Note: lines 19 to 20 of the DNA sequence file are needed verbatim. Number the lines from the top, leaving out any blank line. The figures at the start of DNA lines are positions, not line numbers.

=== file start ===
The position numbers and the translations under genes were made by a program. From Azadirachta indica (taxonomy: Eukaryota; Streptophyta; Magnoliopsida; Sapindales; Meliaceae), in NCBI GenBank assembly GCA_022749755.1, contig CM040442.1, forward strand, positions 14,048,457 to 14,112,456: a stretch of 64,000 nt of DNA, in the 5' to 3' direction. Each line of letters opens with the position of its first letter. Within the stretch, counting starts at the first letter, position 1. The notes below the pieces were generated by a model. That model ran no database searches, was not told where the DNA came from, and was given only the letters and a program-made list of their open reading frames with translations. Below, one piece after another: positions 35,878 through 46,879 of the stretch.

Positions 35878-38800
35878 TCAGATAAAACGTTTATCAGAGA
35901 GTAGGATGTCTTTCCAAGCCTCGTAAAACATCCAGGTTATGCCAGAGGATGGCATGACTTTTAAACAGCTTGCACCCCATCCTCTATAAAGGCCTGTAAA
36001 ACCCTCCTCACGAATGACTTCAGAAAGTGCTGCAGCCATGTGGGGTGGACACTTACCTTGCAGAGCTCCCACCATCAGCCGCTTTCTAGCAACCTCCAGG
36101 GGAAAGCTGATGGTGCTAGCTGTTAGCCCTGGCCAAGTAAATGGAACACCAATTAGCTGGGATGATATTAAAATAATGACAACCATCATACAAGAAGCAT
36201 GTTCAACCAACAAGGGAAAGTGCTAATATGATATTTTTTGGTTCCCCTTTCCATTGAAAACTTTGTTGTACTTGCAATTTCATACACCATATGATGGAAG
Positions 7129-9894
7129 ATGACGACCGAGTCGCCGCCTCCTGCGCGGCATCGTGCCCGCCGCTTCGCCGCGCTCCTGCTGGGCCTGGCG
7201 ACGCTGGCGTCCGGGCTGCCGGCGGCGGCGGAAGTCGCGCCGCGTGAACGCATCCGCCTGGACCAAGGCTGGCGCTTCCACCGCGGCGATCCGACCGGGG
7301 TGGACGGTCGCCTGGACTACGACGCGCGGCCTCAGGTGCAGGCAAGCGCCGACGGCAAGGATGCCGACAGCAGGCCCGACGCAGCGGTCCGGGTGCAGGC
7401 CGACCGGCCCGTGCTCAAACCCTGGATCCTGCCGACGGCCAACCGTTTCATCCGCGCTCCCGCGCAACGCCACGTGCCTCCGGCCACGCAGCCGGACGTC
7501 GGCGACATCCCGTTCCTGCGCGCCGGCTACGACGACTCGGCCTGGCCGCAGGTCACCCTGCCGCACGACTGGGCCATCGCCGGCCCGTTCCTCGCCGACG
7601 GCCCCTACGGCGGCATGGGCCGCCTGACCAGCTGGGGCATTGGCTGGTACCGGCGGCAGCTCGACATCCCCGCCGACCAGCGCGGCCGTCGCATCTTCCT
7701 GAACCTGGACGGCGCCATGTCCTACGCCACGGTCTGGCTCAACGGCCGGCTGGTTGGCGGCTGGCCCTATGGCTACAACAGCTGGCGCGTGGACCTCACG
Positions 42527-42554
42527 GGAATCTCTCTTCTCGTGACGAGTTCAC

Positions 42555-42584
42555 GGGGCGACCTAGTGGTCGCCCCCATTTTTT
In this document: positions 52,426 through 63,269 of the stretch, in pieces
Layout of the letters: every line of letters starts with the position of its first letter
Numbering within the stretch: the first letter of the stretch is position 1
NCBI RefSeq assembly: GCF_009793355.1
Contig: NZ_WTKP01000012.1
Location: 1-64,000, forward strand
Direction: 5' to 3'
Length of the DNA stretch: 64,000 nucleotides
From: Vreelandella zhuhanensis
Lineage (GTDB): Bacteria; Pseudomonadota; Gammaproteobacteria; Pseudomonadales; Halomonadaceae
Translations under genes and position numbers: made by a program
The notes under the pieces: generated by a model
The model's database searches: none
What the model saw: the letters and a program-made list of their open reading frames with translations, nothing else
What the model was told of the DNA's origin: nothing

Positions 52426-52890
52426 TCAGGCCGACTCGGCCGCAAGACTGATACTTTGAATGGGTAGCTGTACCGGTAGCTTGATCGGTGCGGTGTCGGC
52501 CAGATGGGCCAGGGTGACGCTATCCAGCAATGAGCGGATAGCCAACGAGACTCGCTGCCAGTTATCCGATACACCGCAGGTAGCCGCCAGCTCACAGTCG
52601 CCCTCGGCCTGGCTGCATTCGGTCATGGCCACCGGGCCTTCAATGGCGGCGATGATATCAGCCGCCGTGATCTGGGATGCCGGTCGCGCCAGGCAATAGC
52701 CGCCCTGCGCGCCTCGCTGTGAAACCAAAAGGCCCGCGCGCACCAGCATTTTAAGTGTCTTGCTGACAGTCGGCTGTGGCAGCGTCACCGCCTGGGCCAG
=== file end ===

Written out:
42555 GGGGCGACCTAGTGGTCGCCCCCATTTTTT
In this document: positions 52,426 through 63,269 of the stretch, in pieces